Category Archives: madder

The traditional nothern european dyeplant for red. Very colourfast

Susan Dye and Ashley Walker

The Natures Rainbow garden 2018 – Part one

by Ashley Walker
Copyright August 2018
Banner photograph copyright Sharon Cooper

On the 9th August, after two months with barely a drop of rain, the heatwave and drought in the South East of England may finally have come to an end. Despite regular watering the unnatural weather has taking its toll on our dye plants. For the first time our woad plants are being eaten by Cabbage White butterfly caterpillars (Large White Pieris brassicae and Small White Pieris rapae) and more recently by flea beetles (genus Phyllotreta). I guess the critters were getting desperate to find plants with a bit of juice in their leaves. The weather is having an impact on me as well, I have to water the indigo nearly every day and keeping the rest of the garden needs water too so I’m spending hours each week that I’d rather be spending on writing or dyeing.

This is the first part of a two part post on observations of the dye plants in our garden. This one deals with the plants we have been growing for more than a year. The second part will cover new plants.

European Woad – Isatis tinctoria

Isatis tinctoria being eaten by Large White butterfly caterpillars

These Large White caterpillars managed to eat the whole woad leaf, leaving only the midrib behind.

We have grown Woad for about 12 years now and for the first time our plants have been attacked by caterpillars and flea beetles. This makes a change from the usual small black slugs which put a few holes in the leaves but seldom do any serious damage.

Isatis Tinctoria leaf with eggs and lava of Large Cabbage White butterfly

A cluster of Large White butterfly eggs on the underside of a woad leaf

Isatis Tinctoria being attacked by Flea Beatles

Shiny black small Flea Beatles can slowly chew their way through a woad leaf leaving it like a sieve.

Isatis tinctoria

Woad flower spike August 2018 – from seed to flower in one season as a result of pampering.

I expect that the extraordinary hot weather is to blame with the butterflies and beetles probably acting in desperation. Although the flea beetles appear to thrive, the caterpillars have had a much harder time digesting the unpalatable leaves and most of the newly hatched critters have simply died, leaving a few small holes in the leaf. Only one plant had its leaves reduced to its midrib but even this one will survive as it is now putting out new growth. Interestingly it appears to be only the plants I have watered which are being eaten. There are a few plants which never get watered and these are looking fine.

A few people have asked about growing Woad in tubs or containers and this year we’ve had a few in containers ourselves and this has revealed a problem. One of our plants grown in a container in good compost and watered and fed regularly has grown large and is currently putting out a flower spike which will drastically reduce the amount of indigo in its leaves. Its very unusual to see Woad flowering in August so I can only assume we have pampered it too much – given it the ability to grow large enough to flower in one season. So if you are growing Woad in containers don’t give them too much fuss!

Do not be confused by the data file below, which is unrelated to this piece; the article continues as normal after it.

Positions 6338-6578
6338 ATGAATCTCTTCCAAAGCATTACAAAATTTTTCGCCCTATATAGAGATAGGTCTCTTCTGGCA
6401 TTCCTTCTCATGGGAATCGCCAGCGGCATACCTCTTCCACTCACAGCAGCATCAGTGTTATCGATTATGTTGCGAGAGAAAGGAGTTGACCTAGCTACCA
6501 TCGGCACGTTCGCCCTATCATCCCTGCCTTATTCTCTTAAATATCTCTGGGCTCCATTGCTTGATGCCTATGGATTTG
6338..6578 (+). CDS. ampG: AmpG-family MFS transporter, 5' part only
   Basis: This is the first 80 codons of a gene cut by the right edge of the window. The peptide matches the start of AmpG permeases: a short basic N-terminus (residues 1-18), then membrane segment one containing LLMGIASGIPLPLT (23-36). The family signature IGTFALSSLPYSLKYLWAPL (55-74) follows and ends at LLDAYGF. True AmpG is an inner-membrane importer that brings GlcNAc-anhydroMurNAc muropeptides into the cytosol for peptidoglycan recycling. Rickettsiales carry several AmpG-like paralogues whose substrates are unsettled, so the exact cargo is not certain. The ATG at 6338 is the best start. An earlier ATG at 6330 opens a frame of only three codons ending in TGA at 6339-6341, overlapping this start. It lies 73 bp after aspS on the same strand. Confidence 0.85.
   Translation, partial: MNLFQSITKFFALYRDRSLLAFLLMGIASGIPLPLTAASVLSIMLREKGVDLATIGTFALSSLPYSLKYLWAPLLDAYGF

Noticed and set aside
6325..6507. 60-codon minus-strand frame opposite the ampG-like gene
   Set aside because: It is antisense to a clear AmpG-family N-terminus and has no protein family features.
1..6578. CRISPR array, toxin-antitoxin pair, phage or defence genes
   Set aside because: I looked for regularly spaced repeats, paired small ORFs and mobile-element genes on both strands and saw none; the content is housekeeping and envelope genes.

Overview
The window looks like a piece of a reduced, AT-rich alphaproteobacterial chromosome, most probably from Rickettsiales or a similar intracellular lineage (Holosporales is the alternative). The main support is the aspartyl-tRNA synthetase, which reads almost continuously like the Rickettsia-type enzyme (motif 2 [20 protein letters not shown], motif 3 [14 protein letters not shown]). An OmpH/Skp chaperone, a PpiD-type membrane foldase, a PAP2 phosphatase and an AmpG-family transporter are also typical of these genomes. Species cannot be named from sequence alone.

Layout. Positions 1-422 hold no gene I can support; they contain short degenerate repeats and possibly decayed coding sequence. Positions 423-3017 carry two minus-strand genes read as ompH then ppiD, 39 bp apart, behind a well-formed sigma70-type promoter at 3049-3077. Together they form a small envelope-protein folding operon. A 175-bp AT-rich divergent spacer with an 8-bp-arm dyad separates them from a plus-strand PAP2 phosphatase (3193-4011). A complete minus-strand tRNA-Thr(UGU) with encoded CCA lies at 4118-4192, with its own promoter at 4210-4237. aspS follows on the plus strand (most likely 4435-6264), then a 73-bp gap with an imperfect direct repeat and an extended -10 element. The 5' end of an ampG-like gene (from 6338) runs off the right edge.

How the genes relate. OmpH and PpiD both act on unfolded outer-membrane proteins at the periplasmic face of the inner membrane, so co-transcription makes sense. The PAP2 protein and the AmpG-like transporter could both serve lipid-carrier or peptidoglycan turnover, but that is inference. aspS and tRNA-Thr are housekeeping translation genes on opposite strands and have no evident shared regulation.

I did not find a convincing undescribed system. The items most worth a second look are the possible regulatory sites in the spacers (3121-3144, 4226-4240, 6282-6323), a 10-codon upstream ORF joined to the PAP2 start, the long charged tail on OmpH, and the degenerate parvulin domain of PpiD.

Chinese Woad – Isatis indigotica  

Isatis indegotica

Chinese Woad – about as big as it gets before flowering

Isatis indigotica

Planted out in April these Chinese Woad immediately produced flower stems

We have been growing this for two years now, desperately trying to find out how to stop it flowering a few months after planting. From what I’ve read I’m in good company and this is the chief reason Chinese Woad has not caught on as a source of indigo, despite the fact that it could potentially produce as much dye as Japanese Indigo. Some of the literature indicates that botanists think Isatis indigotica is basically just a variety of tinctoria (European Woad). However, if that is so it has evolved away from tinctoria to a considerable extent. Indigotica is clearly adapted to a much warmer climate and although still nominally a biennial it behaves much more like a half hardy annual. It will flower at any time of year, even in winter, so its rosette stage is always very short and the plant never gets very big. The leaves are a paler blue-green than European Woad and its yellow flowers will continue to be produced throughout the year provided the plants are watered and taken care of. Once the plant starts to flower the larger rosette leaves die off leaving only small leaves on the plant which are probably no good for dyeing. According to the Handbook of Natural Colorants, indigotica will be triggered into flowering if the night time temperature falls below 5°C, which makes it almost impossible to grow the plant to any respectable size here in the UK. Even in Mediterranean climates the plant can only usefully be grown in the Summer. From my experience the plant will flower even if you just look at it the wrong way so I’m coming to the conclusion that it’s not worth the effort. It does grow very quickly however and if you were to grow it en masse and harvest the leaves before it flowered it might just provide a return for your efforts.

Another problem with Chinese Woad is its susceptibility to pests. Caterpillars and aphids like it very much and can easily destroy your plants.  And you guessed it, significant insect damage will also trigger flowering. In a mad moment I decided to see if Chinese Woad tasted any nicer than European Woad. But the taste test settled nothing, both plants are extremely bitter and fiery. I obviously don’t have the finer tastes of Cabbage White butterfly caterpillars!